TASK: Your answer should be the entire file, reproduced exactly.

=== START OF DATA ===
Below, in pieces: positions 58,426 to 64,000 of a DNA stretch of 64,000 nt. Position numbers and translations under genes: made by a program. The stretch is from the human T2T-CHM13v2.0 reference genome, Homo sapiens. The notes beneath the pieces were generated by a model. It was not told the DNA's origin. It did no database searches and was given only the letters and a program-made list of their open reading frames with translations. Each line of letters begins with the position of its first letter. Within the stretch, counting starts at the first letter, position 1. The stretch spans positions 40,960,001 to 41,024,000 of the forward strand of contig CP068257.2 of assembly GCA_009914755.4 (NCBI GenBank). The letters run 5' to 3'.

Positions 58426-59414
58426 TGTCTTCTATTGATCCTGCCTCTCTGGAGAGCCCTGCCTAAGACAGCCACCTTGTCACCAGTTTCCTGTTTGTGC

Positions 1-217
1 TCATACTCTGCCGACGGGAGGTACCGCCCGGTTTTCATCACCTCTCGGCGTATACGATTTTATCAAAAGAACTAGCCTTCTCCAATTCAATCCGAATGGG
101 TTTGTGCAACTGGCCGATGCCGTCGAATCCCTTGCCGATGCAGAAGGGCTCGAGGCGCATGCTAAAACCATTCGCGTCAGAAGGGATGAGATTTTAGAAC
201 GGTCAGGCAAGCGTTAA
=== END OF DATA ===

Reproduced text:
Below, in pieces: positions 58,426 to 64,000 of a DNA stretch of 64,000 nt. Position numbers and translations under genes: made by a program. The stretch is from the human T2T-CHM13v2.0 reference genome, Homo sapiens. The notes beneath the pieces were generated by a model. It was not told the DNA's origin. It did no database searches and was given only the letters and a program-made list of their open reading frames with translations. Each line of letters begins with the position of its first letter. Within the stretch, counting starts at the first letter, position 1. The stretch spans positions 40,960,001 to 41,024,000 of the forward strand of contig CP068257.2 of assembly GCA_009914755.4 (NCBI GenBank). The letters run 5' to 3'.

Positions 58426-59414
58426 TGTCTTCTATTGATCCTGCCTCTCTGGAGAGCCCTGCCTAAGACAGCCACCTTGTCACCAGTTTCCTGTTTGTGC

Positions 1-217
1 TCATACTCTGCCGACGGGAGGTACCGCCCGGTTTTCATCACCTCTCGGCGTATACGATTTTATCAAAAGAACTAGCCTTCTCCAATTCAATCCGAATGGG
101 TTTGTGCAACTGGCCGATGCCGTCGAATCCCTTGCCGATGCAGAAGGGCTCGAGGCGCATGCTAAAACCATTCGCGTCAGAAGGGATGAGATTTTAGAAC
201 GGTCAGGCAAGCGTTAA